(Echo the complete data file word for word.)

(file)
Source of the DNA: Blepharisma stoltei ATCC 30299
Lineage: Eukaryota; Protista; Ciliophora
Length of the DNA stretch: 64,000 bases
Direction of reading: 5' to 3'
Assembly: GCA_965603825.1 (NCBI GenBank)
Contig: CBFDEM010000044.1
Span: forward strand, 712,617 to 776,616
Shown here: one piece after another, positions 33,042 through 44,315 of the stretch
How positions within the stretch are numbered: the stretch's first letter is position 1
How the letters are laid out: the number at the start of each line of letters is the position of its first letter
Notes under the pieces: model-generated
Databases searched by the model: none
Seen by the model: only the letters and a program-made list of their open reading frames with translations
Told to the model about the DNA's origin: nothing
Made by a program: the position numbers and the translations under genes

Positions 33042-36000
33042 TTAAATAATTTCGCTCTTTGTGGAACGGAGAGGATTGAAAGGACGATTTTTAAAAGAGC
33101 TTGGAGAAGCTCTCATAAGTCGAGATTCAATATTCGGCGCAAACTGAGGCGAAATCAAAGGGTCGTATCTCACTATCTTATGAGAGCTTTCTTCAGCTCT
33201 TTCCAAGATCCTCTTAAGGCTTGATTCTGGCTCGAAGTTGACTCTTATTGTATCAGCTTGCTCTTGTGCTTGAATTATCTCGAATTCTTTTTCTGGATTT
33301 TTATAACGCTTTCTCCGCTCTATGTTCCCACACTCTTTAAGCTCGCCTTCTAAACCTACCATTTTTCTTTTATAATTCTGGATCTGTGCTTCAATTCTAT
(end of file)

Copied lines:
Source of the DNA: Blepharisma stoltei ATCC 30299
Lineage: Eukaryota; Protista; Ciliophora
Length of the DNA stretch: 64,000 bases
Direction of reading: 5' to 3'
Assembly: GCA_965603825.1 (NCBI GenBank)
Contig: CBFDEM010000044.1
Span: forward strand, 712,617 to 776,616
Shown here: one piece after another, positions 33,042 through 44,315 of the stretch
How positions within the stretch are numbered: the stretch's first letter is position 1
How the letters are laid out: the number at the start of each line of letters is the position of its first letter
Notes under the pieces: model-generated
Databases searched by the model: none
Seen by the model: only the letters and a program-made list of their open reading frames with translations
Told to the model about the DNA's origin: nothing
Made by a program: the position numbers and the translations under genes

Positions 33042-36000
33042 TTAAATAATTTCGCTCTTTGTGGAACGGAGAGGATTGAAAGGACGATTTTTAAAAGAGC
33101 TTGGAGAAGCTCTCATAAGTCGAGATTCAATATTCGGCGCAAACTGAGGCGAAATCAAAGGGTCGTATCTCACTATCTTATGAGAGCTTTCTTCAGCTCT
33201 TTCCAAGATCCTCTTAAGGCTTGATTCTGGCTCGAAGTTGACTCTTATTGTATCAGCTTGCTCTTGTGCTTGAATTATCTCGAATTCTTTTTCTGGATTT
33301 TTATAACGCTTTCTCCGCTCTATGTTCCCACACTCTTTAAGCTCGCCTTCTAAACCTACCATTTTTCTTTTATAATTCTGGATCTGTGCTTCAATTCTAT